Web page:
Of the 4432 responses, 142 men reported a palpable penile plaque. The prevalence of Peyronie's disease was therefore 3.2%, with a steep age-related increase (1.5–6.5%). The increase was linear in the age groups from 30 to 49 y, while the age groups from 50 upwards showed an exponential increase in prevalence. The mean age of these men was 57.4±13.4 y, with an age range from 31 to 78 y. Age stratification showed that only 1.5% of the group between 30 and 39 y noticed an induration, in contrast to 3% of the 40–49 and 50–59 y age groups, 4% of the men aged between 60 and 69 y and 6.5% of the men over the age of 70 (Figure 1).
Three men experienced induration alone (0.07% of 4432). A combination of penile induration and deviation without pain was reported by 73 men (1.65% of 4432), and of induration and pain but without deviation by 20 men (0.45% of 4432). The triad of plaque, angulation and painful erection occurred in 46 men (1.04% of 4432), as shown in Figure 2.
Consequently, 119 of the 142 affected men (83.8%) suffered from penile curvature during erection (2.69% of 4432) and 66 men (46.5%) from pain (1.49% of 4432) (Table 1).
Of the 142 men with palpable plaque, 58 (40.8%) reported erectile dysfunction. Evaluation of questions on internal diseases showed a higher rate of diabetes (18.3% vs 6.0%) and therapy with β-blockers (22.5%–14.2%) in men with PD compared to those not affected (Table 2). There was no association of Peyronie's disease with other diseases (heart insufficiency and arteriosclerosis, hernia, history of other drug therapy/medication such as β-blockers and any other operations), ‘lower urinary tract symptoms’ (LUTS), pelvic surgery, drinking alcohol and smoking.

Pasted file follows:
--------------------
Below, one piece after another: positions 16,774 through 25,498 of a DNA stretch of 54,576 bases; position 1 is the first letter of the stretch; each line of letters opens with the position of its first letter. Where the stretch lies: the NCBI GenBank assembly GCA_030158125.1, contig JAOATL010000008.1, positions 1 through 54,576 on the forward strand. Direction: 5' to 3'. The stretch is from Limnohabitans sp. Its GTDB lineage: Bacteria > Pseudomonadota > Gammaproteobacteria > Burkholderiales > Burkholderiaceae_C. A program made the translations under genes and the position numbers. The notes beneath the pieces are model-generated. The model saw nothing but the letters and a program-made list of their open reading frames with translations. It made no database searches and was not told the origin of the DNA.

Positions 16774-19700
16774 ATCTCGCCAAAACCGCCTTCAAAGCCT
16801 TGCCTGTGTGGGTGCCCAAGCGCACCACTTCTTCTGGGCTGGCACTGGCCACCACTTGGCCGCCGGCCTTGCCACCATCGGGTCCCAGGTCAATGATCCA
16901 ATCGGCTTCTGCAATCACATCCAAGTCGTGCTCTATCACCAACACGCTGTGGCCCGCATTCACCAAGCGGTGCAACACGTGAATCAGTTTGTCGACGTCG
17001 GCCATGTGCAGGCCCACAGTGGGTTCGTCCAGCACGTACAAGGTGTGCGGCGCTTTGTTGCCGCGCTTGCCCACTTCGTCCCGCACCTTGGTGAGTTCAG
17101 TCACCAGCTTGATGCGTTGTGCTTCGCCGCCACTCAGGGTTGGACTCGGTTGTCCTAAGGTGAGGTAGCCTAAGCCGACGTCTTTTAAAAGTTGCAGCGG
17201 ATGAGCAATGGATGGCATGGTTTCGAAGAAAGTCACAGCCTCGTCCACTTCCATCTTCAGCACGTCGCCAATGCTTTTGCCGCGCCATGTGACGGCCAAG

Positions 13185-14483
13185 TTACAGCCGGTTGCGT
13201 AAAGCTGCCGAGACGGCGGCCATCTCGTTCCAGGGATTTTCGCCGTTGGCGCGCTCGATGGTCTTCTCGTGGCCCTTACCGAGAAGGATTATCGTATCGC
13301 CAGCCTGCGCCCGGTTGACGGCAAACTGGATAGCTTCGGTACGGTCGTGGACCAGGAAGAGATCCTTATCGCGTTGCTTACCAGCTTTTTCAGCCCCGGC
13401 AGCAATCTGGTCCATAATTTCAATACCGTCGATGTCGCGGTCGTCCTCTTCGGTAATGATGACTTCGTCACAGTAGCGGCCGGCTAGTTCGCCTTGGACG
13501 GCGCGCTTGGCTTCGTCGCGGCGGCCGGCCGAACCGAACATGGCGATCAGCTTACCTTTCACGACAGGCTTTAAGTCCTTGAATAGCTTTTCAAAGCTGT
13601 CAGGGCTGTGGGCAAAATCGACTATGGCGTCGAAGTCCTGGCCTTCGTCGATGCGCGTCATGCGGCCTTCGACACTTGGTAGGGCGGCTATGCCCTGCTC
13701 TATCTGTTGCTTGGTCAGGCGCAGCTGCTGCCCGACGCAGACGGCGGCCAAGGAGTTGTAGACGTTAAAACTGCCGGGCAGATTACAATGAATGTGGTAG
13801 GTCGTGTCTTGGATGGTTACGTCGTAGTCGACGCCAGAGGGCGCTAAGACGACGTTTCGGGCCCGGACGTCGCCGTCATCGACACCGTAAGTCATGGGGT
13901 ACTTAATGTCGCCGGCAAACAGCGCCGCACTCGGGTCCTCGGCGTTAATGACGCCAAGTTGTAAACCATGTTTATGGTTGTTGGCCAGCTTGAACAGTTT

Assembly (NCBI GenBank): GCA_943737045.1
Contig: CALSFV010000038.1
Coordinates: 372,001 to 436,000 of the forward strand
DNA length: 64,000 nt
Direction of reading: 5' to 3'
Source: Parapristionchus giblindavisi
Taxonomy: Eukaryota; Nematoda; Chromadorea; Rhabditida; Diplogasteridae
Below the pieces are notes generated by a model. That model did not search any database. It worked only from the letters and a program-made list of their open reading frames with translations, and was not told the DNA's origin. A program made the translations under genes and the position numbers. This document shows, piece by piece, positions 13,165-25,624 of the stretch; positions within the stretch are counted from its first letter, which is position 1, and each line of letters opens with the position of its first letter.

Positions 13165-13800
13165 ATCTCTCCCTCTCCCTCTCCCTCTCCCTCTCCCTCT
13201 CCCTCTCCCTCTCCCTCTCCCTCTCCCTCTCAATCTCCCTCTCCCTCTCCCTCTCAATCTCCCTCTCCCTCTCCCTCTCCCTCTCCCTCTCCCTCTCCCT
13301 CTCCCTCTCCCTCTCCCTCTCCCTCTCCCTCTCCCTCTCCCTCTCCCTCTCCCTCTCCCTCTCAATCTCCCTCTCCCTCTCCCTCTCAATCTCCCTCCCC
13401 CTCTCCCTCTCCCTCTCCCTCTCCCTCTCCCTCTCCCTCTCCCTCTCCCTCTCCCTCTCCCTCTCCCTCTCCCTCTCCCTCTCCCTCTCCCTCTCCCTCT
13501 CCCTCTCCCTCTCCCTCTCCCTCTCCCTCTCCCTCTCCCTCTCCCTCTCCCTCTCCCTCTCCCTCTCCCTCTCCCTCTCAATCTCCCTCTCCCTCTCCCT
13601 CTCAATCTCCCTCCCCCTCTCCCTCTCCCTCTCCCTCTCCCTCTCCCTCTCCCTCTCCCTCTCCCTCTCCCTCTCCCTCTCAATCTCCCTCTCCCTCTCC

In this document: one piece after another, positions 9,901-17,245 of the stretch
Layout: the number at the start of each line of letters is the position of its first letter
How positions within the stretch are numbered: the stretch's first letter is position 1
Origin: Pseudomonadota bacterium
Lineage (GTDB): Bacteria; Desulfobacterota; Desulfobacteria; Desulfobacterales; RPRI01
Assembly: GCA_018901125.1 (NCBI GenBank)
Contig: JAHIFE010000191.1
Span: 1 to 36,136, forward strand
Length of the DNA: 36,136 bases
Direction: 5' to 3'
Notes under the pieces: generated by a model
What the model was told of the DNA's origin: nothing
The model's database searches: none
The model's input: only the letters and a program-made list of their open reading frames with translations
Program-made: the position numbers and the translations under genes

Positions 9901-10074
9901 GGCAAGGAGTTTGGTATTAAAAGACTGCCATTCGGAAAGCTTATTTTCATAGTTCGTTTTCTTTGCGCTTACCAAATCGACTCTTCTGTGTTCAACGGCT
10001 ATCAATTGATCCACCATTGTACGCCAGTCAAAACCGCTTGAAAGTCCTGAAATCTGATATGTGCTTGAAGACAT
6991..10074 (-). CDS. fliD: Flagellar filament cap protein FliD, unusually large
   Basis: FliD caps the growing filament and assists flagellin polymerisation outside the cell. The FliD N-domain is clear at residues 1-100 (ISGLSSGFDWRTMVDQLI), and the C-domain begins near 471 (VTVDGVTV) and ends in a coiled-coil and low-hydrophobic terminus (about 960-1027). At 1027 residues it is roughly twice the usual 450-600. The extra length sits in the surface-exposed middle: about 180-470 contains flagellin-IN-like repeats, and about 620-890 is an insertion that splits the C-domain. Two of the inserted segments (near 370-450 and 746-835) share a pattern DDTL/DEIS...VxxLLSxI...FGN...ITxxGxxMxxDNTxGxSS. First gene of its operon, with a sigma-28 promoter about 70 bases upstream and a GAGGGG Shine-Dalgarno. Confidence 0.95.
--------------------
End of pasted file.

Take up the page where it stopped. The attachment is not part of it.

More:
To our knowledge, this study provides the first prevalence rates for Peyronie's disease in a defined community in Europe. Demonstrated epidemiological data obtained by means of a mailed questionnaire survey support the thesis of a higher prevalence rate than formerly accepted. All questions were checked beforehand as to their validity. Participants in the study were chosen randomly and represent a valid, age-stratified cross-section of all male inhabitants of a German city, selected from all population classes. Considering the very private nature of the questions, a response rate of 55.4% is a good result.17 On the other hand, it must be pointed out that no data are available for the non-responders. Such information is critical for an understanding of the possible bias of the study.